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Friday, April 14, 2006

Ofay



Ofay is a race slur, a black slang term for a white person. The term appears in print begining in the early 20th century, and may be older still. Its origin is unclear. At least two possible derivations point to the Atlantic slave trade and Nigeria. During the 17th through 19th centuries, European traders established coastal ports in present-day Nigeria for their increasing traffic in slaves destined for the Americas. Thus, Ofay might derive from the Ibibio word afia, which means light-colored, and buthaynaht09nmay have refered to European traders. Ofay might also come from the Yoruba word ofe, spoken in hopes of acrobat reader downloaddisappearing from danger adobe acrobatsuch as that posed rosemundan9w9by European traders. A third possible origin is the acrobat reader downloadPig Latin pronounciation of the English language word foe. This connection might only adobe acrobat reader free downloadbe free adobe acrobatcoincidental. stub

St. Pete Times Forum



The St. Pete Times Forum is a sports arena in Tampa, Florida, Florida. It opened afreda5d25in 1996 as the Ice Palace and was built for the Tampa Bay Lightning of the National Hockey League, and is also the home of the Tampa Bay Storm of the Arena Football League. Both of these teams relocated to the Ice Palace from willard2267the former Florida Suncoast Dome, a domed stadium in St. Petersburg now known as Tropicana Field. Naming rights to the Ice Palace were sold to the St. Petersburg Times, free adobe acrobat readera daily newspaper which circulates throughout the Tampa adobe acrobat 70Bay area. Other entertainment free acrobat readerevents adobe acrobat free downloadoccasionally acrobat distillerheld in the Forum include concerts and adobe acrobat free downloadfigure skating.

Jeopardy!



mergefrom Brian Weikle Jeopardy is a popular international television game show, originally devised by Merv Griffin, who also devised Wheel of Fortune. The show originated in the United States. Jeopardy debuted on March 30, 1964. It is a game of trivia, during which three contestants compete by answering questions about topics that can range from history to literature to pop culture, with the twist that each response must be spoken in the form of a question to which the clue given is the answer. Its style of play is especially popular among audiences who like to see if they can answer the questions themselves, essentially allowing the viewer to feel as if he is part of the game.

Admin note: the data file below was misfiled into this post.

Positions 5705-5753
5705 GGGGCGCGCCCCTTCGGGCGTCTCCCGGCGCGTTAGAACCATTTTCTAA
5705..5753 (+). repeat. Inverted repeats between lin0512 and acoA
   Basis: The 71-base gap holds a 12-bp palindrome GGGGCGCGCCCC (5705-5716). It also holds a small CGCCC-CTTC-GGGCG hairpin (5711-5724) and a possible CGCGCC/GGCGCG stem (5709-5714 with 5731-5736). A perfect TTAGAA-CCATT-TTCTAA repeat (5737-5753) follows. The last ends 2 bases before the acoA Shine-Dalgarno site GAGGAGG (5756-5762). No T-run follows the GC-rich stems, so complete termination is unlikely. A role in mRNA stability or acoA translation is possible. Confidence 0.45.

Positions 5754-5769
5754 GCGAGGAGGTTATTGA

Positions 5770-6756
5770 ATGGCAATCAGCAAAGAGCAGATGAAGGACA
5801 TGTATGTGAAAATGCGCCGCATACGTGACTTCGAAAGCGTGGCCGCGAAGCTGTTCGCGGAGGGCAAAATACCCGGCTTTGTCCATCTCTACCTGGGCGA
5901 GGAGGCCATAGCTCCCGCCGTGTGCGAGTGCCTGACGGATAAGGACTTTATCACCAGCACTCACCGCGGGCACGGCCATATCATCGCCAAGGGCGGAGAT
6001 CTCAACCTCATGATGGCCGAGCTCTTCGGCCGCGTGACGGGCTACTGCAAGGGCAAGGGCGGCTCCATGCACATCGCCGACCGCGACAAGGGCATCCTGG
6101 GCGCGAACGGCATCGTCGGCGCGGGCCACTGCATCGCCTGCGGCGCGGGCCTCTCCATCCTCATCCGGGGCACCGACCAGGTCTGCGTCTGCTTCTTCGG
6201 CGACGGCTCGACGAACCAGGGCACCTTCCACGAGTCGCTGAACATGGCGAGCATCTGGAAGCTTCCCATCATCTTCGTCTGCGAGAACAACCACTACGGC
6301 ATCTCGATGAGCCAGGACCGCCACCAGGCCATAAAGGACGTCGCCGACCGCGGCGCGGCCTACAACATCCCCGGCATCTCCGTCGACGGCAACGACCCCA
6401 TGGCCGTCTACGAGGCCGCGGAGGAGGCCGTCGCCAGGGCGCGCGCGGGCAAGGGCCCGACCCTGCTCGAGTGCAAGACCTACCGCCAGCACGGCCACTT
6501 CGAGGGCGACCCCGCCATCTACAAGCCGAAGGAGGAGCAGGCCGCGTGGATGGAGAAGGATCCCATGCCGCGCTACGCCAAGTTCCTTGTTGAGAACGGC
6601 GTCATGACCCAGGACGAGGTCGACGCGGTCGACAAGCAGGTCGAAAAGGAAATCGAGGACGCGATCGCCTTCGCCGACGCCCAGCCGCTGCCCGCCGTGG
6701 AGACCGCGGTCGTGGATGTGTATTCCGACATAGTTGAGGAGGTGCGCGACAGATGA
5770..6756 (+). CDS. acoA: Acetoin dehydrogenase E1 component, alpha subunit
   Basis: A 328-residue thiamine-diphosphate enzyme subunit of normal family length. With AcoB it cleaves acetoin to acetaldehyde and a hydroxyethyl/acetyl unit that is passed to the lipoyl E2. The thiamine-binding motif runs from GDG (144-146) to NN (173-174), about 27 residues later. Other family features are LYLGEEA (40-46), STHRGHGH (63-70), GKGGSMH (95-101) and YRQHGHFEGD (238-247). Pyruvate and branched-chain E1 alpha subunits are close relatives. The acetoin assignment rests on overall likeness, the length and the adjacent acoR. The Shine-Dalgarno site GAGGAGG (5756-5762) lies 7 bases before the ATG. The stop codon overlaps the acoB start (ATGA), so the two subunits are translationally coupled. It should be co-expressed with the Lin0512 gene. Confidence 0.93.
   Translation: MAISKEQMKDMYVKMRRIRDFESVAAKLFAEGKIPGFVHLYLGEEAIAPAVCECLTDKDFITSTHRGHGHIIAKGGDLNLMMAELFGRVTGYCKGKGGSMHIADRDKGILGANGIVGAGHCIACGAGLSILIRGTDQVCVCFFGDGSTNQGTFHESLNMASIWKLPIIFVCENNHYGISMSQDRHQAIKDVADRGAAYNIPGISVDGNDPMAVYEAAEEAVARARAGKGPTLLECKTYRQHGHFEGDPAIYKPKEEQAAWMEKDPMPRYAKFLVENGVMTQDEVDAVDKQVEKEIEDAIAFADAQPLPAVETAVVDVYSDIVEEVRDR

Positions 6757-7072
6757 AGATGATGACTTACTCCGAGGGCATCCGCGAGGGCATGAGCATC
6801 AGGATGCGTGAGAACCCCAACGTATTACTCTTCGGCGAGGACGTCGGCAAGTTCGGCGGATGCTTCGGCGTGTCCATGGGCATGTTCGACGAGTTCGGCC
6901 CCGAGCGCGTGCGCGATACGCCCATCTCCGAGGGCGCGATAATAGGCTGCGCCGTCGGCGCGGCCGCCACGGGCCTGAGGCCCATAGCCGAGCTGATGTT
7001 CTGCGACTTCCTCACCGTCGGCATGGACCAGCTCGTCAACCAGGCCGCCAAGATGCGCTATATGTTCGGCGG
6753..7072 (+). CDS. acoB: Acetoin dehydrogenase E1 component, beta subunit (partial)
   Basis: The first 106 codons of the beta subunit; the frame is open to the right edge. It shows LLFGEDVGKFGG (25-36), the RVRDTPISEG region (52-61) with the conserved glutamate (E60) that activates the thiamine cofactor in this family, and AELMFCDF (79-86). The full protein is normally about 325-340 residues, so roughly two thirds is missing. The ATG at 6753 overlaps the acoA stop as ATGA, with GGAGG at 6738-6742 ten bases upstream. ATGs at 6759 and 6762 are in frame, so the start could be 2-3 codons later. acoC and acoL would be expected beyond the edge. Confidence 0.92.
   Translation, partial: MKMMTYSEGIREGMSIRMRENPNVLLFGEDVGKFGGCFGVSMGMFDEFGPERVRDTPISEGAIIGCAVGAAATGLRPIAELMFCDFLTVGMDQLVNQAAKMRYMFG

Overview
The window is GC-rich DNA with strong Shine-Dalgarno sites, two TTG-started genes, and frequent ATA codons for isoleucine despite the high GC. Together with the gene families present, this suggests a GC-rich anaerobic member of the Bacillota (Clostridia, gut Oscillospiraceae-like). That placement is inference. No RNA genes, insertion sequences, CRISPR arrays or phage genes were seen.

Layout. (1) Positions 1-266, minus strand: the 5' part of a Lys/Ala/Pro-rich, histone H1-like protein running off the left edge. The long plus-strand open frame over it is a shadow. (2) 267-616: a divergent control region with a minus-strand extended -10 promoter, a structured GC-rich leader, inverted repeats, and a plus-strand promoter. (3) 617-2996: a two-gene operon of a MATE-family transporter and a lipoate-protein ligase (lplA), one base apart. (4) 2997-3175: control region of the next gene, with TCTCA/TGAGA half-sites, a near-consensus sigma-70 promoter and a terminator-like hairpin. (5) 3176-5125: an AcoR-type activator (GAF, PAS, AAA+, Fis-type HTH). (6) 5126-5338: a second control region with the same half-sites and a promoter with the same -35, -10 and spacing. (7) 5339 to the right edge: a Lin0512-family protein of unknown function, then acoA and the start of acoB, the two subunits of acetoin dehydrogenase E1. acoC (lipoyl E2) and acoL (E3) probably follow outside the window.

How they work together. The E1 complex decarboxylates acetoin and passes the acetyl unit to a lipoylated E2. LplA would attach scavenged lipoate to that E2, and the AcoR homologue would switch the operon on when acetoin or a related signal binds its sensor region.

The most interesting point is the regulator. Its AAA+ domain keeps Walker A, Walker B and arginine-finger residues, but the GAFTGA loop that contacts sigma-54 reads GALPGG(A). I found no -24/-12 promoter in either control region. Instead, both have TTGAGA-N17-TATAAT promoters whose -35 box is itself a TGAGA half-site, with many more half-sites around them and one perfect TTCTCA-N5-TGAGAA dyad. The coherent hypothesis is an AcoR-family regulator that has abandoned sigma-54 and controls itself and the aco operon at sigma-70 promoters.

Broadcast history

The US show is currently hosted by Alex Trebek and Johnny Gilbert is the announcer. The current version debuted on September 17, 1984, and perennially ranks second to Wheel in the Nielsen ratings of TV syndication programs. It shares with Pyramid (game show) the record for most Daytime Emmys for best game show nine. Art Fleming hosted and Don Pardo was the announcer on the original version, which aired daytime from March 30, 1964, to January 3, 1975 on NBC. Fleming also hosted a short-lived NBC revival, The All-New Jeopardy, from October 2, 1978, to March 2, 1979. The show was the subject of great interest and increased ratings (often beating Wheel) in the second half of 2004, as contestant Ken Jennings, taking advantage of newly relaxed appearance rules, remained a champion for 74 appearances, winning over $US 2.5 million, and breaking almost every record in game show history. due to a server issue, this image is broken at the moment

Game play

Each day, there are three contestants, one of whom is usually the winner from the previous show. The show consists of three rounds. The first one is simply called the Jeopardy round. The game focuses on a game board (before 1979, it was a grid of pull cards, since 1984, it is a video wall) containing six columns and five rows of trivia answers or clues. Each column is a topical category, and categories change on each show. Recently, its become popular for the shows producers to make the six categories related in some fashion. Each category has five questions, which are worth various amounts:
1963-1975: $10, $20, $30, $40, $50
1978-1979: $25, $50, $75, $100, $125
1984-2001: $100, $200, $300, $400, $500